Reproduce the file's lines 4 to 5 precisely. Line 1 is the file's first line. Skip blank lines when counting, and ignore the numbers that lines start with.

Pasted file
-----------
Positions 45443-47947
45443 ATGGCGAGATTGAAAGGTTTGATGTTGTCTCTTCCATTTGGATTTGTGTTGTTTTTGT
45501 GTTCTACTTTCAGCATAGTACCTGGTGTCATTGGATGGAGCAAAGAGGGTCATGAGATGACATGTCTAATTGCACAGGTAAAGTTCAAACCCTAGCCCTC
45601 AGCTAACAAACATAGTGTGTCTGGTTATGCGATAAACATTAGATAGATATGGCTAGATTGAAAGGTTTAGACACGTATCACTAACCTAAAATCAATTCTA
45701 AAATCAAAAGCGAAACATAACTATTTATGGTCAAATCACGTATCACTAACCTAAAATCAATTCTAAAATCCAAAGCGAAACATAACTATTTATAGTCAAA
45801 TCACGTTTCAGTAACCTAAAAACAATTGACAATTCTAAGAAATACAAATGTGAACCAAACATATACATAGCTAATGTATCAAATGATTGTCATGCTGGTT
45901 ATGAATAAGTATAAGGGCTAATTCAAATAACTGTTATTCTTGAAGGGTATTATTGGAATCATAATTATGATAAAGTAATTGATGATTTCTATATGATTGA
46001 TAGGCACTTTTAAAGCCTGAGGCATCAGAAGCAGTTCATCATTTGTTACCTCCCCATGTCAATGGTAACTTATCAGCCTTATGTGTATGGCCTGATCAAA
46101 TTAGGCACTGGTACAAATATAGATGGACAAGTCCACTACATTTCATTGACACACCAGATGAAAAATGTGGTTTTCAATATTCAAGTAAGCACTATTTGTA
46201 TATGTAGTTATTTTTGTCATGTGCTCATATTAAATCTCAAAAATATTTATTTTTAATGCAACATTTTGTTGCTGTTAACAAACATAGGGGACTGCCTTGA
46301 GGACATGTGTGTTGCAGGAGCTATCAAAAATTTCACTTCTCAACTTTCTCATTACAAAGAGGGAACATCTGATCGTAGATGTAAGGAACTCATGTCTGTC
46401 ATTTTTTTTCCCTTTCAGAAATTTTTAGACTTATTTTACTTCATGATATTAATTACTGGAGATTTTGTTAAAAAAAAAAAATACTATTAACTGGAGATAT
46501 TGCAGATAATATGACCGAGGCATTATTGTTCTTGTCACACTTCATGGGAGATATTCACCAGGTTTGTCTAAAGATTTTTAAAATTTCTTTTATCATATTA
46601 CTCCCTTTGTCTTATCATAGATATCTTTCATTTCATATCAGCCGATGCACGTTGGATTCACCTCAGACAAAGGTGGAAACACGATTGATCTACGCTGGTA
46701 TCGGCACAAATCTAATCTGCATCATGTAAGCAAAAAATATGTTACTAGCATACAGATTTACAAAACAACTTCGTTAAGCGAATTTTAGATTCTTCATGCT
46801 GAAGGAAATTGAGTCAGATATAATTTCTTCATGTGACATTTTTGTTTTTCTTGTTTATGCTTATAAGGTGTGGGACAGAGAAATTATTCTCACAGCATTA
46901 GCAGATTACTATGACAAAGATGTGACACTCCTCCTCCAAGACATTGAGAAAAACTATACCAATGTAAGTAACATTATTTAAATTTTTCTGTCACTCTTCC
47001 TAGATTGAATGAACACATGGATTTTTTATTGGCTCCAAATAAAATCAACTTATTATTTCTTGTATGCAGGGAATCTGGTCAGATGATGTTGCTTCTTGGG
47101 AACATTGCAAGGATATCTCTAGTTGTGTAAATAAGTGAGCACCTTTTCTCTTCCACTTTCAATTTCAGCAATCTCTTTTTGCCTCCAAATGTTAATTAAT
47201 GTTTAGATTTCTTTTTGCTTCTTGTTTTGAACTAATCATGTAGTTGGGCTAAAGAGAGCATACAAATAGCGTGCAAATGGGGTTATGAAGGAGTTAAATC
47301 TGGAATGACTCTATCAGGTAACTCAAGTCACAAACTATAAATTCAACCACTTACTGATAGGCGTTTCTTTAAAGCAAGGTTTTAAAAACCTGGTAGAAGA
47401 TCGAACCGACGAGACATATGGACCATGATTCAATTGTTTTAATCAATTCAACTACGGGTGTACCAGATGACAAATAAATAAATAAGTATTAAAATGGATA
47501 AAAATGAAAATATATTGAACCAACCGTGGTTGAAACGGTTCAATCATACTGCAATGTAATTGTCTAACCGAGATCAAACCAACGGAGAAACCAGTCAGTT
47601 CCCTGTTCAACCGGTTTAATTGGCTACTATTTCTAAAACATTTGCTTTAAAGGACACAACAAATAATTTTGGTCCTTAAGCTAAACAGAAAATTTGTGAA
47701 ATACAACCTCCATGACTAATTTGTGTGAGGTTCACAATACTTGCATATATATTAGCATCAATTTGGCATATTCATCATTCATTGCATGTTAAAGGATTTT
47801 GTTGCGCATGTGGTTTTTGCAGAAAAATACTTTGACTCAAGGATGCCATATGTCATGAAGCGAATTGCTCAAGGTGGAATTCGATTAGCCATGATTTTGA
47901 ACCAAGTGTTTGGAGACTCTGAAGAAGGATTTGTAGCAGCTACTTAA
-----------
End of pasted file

45601 AGCTAACAAACATAGTGTGTCTGGTTATGCGATAAACATTAGATAGATATGGCTAGATTGAAAGGTTTAGACACGTATCACTAACCTAAAATCAATTCTA
45701 AAATCAAAAGCGAAACATAACTATTTATGGTCAAATCACGTATCACTAACCTAAAATCAATTCTAAAATCCAAAGCGAAACATAACTATTTATAGTCAAA